Development of flow methodologies for the [2+2] photocycloaddition of cinnamic acid derivatives and biological exploration of truxinic acid derived scaffolds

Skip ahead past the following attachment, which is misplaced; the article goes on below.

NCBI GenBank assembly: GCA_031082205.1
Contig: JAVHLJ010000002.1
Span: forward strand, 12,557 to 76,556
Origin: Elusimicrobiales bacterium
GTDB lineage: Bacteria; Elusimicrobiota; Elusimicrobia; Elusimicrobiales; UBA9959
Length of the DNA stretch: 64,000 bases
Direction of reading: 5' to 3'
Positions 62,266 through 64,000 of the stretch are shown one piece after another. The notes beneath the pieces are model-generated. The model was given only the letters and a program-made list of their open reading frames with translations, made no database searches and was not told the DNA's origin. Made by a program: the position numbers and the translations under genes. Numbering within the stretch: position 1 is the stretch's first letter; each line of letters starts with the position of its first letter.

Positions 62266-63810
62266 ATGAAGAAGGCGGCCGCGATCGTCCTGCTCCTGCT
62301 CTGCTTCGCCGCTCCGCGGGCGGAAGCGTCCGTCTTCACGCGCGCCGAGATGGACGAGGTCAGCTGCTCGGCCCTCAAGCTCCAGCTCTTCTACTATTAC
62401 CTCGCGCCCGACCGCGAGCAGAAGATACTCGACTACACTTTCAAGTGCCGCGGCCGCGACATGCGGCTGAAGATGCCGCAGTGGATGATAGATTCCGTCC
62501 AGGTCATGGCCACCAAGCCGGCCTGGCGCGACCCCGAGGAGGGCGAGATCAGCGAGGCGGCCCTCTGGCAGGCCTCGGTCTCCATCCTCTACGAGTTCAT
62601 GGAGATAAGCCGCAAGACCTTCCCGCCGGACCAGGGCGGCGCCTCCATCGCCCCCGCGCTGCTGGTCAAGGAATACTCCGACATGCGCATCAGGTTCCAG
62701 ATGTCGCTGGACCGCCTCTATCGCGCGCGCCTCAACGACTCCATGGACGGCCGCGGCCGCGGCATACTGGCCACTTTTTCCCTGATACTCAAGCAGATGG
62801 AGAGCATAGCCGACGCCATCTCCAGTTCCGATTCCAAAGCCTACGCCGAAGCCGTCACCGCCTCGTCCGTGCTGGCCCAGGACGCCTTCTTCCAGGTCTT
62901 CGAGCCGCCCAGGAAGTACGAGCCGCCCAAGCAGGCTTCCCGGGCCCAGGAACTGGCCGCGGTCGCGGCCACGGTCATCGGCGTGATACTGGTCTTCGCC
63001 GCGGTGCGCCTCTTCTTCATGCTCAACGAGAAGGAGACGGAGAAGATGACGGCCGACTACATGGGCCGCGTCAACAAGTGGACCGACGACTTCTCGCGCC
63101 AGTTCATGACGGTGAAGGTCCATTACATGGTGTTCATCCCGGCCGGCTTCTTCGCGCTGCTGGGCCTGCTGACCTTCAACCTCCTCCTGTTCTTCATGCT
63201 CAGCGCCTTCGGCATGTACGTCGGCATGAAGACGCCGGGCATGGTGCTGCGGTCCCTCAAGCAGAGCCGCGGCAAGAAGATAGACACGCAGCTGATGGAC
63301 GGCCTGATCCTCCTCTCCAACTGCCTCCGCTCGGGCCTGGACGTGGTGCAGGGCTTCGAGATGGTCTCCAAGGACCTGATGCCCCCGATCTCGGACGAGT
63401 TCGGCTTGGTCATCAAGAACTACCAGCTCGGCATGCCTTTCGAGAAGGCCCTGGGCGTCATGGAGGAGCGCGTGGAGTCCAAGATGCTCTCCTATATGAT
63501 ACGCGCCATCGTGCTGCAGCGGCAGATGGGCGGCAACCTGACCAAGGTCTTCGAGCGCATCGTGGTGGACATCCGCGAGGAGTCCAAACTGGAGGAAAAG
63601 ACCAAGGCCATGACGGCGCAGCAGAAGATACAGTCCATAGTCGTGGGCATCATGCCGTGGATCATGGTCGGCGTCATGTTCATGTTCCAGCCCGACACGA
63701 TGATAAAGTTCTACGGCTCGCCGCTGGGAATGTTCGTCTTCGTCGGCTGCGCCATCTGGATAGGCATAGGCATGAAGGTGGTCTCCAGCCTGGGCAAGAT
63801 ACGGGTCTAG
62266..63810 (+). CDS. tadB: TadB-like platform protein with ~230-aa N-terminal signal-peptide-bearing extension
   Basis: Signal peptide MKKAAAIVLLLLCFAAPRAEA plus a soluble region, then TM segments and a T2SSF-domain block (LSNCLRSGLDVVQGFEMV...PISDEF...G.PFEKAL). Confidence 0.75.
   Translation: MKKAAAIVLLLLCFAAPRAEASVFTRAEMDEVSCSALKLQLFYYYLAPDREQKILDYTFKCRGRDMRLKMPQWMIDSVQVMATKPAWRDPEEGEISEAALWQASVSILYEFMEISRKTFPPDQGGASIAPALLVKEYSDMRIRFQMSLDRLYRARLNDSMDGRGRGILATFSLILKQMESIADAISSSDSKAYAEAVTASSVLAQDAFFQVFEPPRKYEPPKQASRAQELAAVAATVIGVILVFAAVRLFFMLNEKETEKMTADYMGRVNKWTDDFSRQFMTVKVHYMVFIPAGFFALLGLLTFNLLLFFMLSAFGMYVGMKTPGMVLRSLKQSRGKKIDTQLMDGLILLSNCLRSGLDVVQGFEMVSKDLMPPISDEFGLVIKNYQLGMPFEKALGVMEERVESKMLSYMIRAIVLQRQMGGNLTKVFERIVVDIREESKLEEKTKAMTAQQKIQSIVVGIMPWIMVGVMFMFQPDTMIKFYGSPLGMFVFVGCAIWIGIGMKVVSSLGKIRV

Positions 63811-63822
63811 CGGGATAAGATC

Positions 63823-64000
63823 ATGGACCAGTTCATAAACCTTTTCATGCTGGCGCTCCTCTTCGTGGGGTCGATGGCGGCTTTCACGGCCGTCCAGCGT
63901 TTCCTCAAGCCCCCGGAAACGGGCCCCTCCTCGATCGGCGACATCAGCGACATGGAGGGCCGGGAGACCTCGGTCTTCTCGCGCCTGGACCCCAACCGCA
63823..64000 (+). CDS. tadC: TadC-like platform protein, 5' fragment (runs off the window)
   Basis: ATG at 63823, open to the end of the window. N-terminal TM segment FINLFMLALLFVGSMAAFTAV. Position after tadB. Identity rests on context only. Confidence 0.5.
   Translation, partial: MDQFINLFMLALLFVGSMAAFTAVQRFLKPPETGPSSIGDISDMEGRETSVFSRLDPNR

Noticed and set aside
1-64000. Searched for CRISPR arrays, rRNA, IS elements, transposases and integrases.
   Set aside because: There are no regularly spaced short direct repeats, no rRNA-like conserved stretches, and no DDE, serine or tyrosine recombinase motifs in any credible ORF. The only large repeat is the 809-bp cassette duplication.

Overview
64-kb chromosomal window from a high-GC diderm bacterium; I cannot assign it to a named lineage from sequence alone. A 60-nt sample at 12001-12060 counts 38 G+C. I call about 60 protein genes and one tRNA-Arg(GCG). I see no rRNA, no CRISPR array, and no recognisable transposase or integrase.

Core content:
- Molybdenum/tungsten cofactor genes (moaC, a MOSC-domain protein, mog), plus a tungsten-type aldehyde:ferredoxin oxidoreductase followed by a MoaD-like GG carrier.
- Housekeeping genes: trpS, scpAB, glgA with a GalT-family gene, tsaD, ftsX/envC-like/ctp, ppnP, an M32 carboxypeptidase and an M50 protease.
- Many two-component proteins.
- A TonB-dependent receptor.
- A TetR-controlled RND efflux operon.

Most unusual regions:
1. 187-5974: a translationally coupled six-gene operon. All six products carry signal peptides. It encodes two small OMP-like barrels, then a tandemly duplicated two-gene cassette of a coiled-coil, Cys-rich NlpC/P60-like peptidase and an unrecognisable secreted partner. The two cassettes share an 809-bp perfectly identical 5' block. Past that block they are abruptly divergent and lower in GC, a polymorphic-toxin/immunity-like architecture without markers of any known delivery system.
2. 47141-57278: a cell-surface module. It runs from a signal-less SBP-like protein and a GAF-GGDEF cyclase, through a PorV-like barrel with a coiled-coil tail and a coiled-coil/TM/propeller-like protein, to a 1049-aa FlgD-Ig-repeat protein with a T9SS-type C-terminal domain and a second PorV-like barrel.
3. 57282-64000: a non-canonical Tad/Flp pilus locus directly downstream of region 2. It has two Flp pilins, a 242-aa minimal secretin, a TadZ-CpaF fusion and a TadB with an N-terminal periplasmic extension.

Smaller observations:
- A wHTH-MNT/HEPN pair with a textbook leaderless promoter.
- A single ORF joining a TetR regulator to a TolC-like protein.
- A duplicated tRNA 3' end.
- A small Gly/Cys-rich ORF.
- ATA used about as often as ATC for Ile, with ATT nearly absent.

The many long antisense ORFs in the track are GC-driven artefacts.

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Cinnamic acids and their derivatives are building blocks for cyclobutanes in many natural products. In nature, dimerization of these derivatives is thought to occur through a [2+2] photocycloaddition. Experimentally, efficient dimerization of these substrates using UV irradiation has predominantly been achieved in the solid state and is thought to be a result of stringent requirements for distance and orientation of the participating olefins. In the following pages a new strategy is presented which achieves [2+2] dimerization of these substrates in solution through the use of a bis-thiourea catalyst that induces proximity via hydrogen bonding while exploiting novel flow technology. Using these platforms, we demonstrate the ability to perform the [2+2] photocycloaddition on a variety of electron rich and poor cinnamates to yield two major truxinic ester products in good yields and regioselectivity. The methodology is also readily scalable to a decagram scale and has enabled access to large quantities of a variety of truxinic ester products. Using a liquid-liquid slug flow strategy greatly accelerated reactivity by nearly four-fold in most cases and has allowed for an expansion of the substrate scope to include historically unreactive substrates such as cinnamamide dimers. This rate increase is attributed to improved mixing and an organic thin film known to occur within these systems. More recently, this flow methodology has been further developed to enable access to various heterodimers similar to those found in various bioactive natural products in a simple and efficient manner by using a cinnamic acid monomer in combination with an excess of cinnamic ester or amide monomer. The heterodimer can be easily separated from the homodimers and unreacted ester or amide monomers through an acid-base workup. Finally, to demonstrate the utility of these methodologies for biological exploration, a small library of truxinic amides was synthesized and underwent biological testing in breast cancer cell lines. Single dose inhibition data showed promising anti-cancer activity. Lastly, this methodology has also been applied to the synthesis of two interesting bioactive natural products, eucommicin A and piperarborenine D in an efficient modular fashion in both cases. These syntheses open the doors to future SAR studies which have yet to be performed on these and most truxinic and truxillic acid derived natural products.